Rene Descartes Dreaming Argument Essay

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Rene Descartes work ‘Meditations on First Philosophy’ is filled with his many ideas on God, the relationship between the mind and body and the trustworthiness of things we believe to be true. The main focus of this essay is his arguments for distrusting the senses. These are the dreaming argument and the evil demon argument.
Meditations begins with Descartes casting doubt on everything he once believed to be absolutely true. It is a search for absolute certainty. In order to do this he uses what is referred to as the method of doubt. (Broughton, 2003)
Descartes’ method of doubt is to analyse and reject every belief that it is possible to cast the slightest of doubt upon. This method was not to look at every belief separately but to look at
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The first being that you cannot trust authorities as they disagree amongst themselves and have differing theories and ideas and therefore they cannot be passing on certain truths as they would agree if that was the case.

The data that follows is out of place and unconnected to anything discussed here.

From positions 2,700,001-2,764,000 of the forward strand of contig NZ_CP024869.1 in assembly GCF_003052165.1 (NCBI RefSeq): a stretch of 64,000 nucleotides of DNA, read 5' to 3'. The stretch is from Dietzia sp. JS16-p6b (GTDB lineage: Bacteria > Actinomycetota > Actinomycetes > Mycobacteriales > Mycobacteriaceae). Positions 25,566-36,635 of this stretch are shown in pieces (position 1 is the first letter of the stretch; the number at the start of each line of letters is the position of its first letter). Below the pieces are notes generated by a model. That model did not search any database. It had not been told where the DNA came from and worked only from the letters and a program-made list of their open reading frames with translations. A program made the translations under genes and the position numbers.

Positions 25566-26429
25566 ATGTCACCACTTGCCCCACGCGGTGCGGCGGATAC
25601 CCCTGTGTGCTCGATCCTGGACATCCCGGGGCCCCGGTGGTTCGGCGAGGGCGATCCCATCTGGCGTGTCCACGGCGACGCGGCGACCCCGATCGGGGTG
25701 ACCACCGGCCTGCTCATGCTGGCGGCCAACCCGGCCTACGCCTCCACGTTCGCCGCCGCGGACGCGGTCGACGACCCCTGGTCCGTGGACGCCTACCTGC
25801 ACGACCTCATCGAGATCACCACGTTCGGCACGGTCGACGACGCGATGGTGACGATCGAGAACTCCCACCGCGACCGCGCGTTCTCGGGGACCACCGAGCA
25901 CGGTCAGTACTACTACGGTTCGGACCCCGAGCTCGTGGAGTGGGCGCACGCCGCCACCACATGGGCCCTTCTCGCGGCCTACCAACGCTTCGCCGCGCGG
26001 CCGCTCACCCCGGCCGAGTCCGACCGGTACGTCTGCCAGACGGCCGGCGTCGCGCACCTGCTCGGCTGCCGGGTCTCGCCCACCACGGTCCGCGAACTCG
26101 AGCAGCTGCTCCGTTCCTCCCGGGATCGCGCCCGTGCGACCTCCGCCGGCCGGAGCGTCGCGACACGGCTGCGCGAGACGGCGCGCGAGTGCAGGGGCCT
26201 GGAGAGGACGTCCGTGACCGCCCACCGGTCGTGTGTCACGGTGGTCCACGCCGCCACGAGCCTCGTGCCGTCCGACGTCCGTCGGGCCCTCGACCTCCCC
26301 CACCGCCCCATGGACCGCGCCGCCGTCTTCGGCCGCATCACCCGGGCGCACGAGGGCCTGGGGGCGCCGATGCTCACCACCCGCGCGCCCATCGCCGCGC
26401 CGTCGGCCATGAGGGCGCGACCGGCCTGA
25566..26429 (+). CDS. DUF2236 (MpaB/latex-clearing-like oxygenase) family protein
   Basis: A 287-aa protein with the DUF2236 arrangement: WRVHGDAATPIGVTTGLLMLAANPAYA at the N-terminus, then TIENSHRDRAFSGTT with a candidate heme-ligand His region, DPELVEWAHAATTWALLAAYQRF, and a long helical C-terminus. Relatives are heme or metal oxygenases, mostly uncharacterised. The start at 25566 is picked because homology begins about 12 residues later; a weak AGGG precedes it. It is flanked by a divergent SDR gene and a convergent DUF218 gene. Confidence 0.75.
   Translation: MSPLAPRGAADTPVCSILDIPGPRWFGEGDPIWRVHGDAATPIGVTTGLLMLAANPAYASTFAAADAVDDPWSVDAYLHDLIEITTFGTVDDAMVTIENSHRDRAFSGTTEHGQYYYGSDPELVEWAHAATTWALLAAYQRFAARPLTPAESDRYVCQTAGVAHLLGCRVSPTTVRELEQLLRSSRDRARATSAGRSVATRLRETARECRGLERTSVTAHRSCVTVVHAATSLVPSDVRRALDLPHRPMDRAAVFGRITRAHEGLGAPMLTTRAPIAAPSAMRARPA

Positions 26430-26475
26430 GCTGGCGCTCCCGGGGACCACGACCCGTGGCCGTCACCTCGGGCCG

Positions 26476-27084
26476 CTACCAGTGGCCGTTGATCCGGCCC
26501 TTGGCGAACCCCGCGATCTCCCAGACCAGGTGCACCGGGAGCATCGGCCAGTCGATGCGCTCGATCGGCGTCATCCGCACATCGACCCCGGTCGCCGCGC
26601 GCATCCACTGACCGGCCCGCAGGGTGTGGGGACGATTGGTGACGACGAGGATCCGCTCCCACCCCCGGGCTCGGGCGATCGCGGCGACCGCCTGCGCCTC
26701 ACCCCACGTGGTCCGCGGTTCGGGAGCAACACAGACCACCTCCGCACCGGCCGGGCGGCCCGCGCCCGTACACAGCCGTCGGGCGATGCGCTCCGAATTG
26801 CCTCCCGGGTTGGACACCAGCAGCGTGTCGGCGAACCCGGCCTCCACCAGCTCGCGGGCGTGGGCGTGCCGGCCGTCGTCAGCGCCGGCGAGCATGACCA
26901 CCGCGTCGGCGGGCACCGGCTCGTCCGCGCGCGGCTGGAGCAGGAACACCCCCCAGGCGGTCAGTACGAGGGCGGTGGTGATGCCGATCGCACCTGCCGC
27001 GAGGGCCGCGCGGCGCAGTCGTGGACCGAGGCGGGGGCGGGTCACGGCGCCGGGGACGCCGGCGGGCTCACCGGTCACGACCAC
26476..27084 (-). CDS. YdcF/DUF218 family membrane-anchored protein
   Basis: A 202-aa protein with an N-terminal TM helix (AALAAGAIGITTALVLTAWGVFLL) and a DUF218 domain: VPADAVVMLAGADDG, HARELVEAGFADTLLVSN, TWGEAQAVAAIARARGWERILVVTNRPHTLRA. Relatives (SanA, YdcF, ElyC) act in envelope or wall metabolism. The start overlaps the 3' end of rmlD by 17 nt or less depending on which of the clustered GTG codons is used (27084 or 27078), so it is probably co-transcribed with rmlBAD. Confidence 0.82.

The mistrust of the senses is the basis of what will become Descartes’ dreaming argument, this is the idea that you cannot at any time trust your senses as they deceive us regularly in the form of things that are far away or too close being easily misinterpreted (Feinberg and Shafer-Landau, 2015).
From this Descartes introduces his dreaming argument. He begins by discussing that there are times when he believes he is sat awake in front of his fire when he is actually asleep in his bed; he tries to explain this by stating that he may be like an insane person who claims they are dressed a certain way when they are in fact not dressed at all before quickly dismissing this idea. He then introduces the idea that dreaming is a more believable explanation. (Broughton, 2003)
The dreaming argument is fundamentally that we do not know we are dreaming and that dreams feel like we are awake, therefore we cannot say for certain at any moment that what we are experiencing is real life and not actually a

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